NIAGARA FALLS -- Five candidates seeking the Democratic nominations to run for the three open seats on the City Council all want to bring change to the city.
How they plan to go about that differs greatly.
The five Democrats -- Glenn A. Choolokian, Samuel F. Fruscione, Kristen M. Grandinetti, Charles A. Walker and Elliott J. White -- offer Primary Day voters plenty of choices.
Political outsiders, longtime leaders, teachers, a small business owner and a military veteran are among the candidates.
The three top vote-getters in Tuesday's Democratic primary will face Republicans Candra C. Thomason and Kenneth A. Pawlukovich in the general election.
Choolokian, 42, of Garrett Avenue, is a 22-year buildings and grounds employee of the Niagara Falls Water Board. He was previously elected to a one-year special term on the City Council.
A graduate of Niagara Falls High School, Choolokian wants to bring jobs to the city and create more business development. He plans to do that by making sure the city is marketed to businesses and by personally fielding calls from businesses that want to relocate.
Choolokian is married to wife Pamela and is the father of two children.
"If anybody looks at my background, I'm a person that fights for the people," Choolokian said. "I'll do everything I can so that they have a voice in City Hall."
Fruscione, 43, of Delancy Road, is a fifth-grade teacher at Harry F. Abate Elementary School. He is seeking a second term on the City Council.
Fruscione, who has a master's degree in elementary education, said his top priority is to "continue to make sure that there's no tax increase in the future" by examining the budget line-by-line.
Fruscione is married to wife Paula and has two daughters.
He also plans to use more casino revenue for roads and infrastructure and to "continue to keep tourism on the forefront and create ordinances to allow businesses to grow."
"My record holds true that I am definitely here for the people, the residents and the business owners," Fruscione said. "Over the last three years, taxes have decreased, they've been stabilized, and the tax rate is being equalized."
Grandinetti, 50, of Orchard Parkway, is a fourth-grade teacher at Harry F. Abate Elementary School who is seeking her first term.
"We are about to turn in the right direction finally after a very long time," Grandinetti said. "What we've undone in the last 40 years can't happen overnight. It's slow and steady that wins the race, and I think I have the qualities that I can bring to the Council as a relationship builder, as a hard worker and a true believer in this community."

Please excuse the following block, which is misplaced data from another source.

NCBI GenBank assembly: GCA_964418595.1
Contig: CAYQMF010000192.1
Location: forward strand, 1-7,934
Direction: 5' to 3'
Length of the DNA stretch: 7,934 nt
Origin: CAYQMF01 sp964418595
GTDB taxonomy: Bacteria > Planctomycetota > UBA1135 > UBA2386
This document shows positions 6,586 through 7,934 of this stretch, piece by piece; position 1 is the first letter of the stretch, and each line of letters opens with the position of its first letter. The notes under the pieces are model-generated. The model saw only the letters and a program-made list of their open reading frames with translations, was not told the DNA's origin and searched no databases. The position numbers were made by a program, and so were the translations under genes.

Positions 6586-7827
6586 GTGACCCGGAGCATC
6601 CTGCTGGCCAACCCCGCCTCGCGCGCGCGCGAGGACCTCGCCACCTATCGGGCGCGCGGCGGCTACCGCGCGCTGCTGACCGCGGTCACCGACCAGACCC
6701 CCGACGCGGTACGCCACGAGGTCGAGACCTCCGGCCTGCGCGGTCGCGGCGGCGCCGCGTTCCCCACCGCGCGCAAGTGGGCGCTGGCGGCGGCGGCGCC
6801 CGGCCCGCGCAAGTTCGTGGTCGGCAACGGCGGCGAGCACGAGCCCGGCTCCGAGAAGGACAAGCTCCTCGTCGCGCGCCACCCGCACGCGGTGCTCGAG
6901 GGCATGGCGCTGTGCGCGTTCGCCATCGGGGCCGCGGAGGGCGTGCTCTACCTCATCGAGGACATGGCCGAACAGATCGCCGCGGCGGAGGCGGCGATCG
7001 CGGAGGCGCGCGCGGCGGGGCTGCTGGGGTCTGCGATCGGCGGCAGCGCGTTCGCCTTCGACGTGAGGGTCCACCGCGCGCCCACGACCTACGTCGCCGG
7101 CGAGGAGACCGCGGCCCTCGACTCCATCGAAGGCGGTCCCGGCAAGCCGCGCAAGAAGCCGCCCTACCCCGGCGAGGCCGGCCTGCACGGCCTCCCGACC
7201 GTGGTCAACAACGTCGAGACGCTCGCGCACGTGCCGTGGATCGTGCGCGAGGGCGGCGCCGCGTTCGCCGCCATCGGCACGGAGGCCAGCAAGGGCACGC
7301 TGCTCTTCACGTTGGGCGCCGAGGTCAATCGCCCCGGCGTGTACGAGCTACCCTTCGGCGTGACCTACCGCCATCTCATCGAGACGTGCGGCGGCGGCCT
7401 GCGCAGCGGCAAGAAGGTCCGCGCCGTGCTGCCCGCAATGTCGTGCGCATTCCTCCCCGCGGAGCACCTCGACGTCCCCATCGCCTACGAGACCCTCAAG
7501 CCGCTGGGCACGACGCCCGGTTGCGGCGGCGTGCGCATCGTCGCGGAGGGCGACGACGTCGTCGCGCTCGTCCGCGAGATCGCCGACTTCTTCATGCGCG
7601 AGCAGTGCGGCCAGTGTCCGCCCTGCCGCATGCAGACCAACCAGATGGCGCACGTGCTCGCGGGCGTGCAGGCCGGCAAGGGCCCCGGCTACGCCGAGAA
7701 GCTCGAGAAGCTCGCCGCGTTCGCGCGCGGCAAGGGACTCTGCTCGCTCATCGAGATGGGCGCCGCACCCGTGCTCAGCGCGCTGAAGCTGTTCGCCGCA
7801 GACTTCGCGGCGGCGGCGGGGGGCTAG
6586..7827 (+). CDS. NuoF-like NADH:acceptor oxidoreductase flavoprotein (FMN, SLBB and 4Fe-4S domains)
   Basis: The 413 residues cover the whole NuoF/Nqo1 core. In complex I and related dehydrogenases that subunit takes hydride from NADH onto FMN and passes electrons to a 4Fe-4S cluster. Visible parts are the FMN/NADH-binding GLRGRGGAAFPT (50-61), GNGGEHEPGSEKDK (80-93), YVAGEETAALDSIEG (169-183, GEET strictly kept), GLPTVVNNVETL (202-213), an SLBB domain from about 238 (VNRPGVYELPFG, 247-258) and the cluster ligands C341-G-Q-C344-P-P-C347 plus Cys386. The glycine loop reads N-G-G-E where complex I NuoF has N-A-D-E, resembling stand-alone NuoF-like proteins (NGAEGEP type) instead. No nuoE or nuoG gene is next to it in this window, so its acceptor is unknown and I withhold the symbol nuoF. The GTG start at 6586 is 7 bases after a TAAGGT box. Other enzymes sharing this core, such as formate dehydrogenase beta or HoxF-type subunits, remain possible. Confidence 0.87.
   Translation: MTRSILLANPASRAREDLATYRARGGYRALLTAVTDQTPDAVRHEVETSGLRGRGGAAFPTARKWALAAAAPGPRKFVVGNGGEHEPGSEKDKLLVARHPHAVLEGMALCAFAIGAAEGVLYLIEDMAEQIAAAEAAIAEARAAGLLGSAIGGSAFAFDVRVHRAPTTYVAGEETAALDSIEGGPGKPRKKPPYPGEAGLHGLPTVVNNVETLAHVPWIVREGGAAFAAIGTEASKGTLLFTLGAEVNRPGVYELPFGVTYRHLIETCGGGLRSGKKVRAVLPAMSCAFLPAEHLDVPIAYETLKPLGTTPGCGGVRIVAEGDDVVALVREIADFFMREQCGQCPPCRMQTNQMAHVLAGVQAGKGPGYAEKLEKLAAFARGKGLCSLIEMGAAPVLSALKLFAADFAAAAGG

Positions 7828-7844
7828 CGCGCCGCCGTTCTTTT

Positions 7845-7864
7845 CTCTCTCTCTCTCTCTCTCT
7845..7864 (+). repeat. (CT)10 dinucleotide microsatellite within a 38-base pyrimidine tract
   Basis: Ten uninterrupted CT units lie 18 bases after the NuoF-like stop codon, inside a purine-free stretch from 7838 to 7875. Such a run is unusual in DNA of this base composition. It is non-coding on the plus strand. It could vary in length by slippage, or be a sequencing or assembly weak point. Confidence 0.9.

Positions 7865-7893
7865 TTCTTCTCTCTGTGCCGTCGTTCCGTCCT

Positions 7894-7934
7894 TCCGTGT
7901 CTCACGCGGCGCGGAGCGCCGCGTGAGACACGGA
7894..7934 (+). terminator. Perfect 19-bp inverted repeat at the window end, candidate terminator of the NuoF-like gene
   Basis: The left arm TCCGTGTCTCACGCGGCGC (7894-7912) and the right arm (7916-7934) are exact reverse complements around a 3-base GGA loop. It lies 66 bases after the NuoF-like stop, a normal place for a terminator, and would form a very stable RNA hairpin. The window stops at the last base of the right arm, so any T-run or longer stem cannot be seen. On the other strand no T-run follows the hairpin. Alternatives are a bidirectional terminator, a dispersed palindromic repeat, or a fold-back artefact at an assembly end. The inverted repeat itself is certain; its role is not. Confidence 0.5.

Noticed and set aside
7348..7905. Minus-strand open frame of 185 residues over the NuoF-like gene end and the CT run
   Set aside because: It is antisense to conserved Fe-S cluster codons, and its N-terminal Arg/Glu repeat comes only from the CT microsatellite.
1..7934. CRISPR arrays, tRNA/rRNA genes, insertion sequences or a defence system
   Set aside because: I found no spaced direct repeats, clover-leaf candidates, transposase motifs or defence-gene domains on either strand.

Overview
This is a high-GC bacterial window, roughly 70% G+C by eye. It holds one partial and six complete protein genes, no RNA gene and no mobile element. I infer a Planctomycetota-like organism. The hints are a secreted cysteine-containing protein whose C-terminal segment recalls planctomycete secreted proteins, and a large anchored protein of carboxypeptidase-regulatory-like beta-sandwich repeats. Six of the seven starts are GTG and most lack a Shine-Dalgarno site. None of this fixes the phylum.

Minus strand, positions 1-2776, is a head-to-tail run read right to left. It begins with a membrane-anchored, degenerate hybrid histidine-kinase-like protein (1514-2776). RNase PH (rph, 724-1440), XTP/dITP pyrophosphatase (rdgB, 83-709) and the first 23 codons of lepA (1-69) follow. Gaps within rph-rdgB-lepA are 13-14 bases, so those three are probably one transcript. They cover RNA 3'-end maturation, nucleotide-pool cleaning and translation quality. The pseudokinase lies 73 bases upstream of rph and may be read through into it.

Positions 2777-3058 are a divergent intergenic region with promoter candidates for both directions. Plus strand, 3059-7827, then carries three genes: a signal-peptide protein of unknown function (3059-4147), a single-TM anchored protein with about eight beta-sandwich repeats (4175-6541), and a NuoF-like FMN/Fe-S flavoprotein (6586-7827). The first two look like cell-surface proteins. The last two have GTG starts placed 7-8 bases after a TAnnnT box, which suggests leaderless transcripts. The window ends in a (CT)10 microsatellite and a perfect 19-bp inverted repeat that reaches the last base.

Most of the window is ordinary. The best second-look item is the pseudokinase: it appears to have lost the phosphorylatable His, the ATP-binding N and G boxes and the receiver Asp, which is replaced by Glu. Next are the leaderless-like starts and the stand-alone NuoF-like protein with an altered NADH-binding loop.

Grandinetti said she would like to stop infighting in City Hall. She would also like to develop ways to tell residents about positive developments in the city, such as a newsletter or town hall meetings.
She would also like the city to embrace its diverse population.
Grandinetti has two master's degrees in education and in school administration. She has also worked in the tourism industry and in small business.
Walker, 50, of 16th Street, a community outreach manager at Niagara Falls Memorial Medical Center, is seeking his fourth Council term. A graduate of Niagara Falls High School, Walker is married to wife, Linda, and has two children.
Walker said his top priority is to boost public safety in the city by expanding the Police Department.
"We're trying to build this city, but if it's not a safe city, it's not going to attract too many people," Walker said.
Walker would also like the city to more aggressively work on economic development and offer incentives for businesses with "green jobs" to fill vacant industrial sites. He also wants to continue efforts to build tourism attractions, like a planned Underground Railroad interpretive center.
White, 53, of 17th Street, is a military veteran and former manager who now operates a Web site design and marketing firm in Niagara Falls. He is seeking his first term on the Council.
"I'm in this because I have a passion for change in the City of Niagara Falls," White said. "I think that we really have a great opportunity to be one of the greatest cities in America."
White wants to bring accountability to city government finances. He said he has been reviewing public documents and is "very troubled" by what he sees as "wasted dollars."
He also wants to create new economic opportunities for young people and hopes to create a program that would train citizens in business fundamentals. He would also like to bring the community together to work on issues like poverty.
White, the father of four children, has an associate of applied science degree in business administration.
For additional primary coverage, see Sunday's Niagara Weekend section.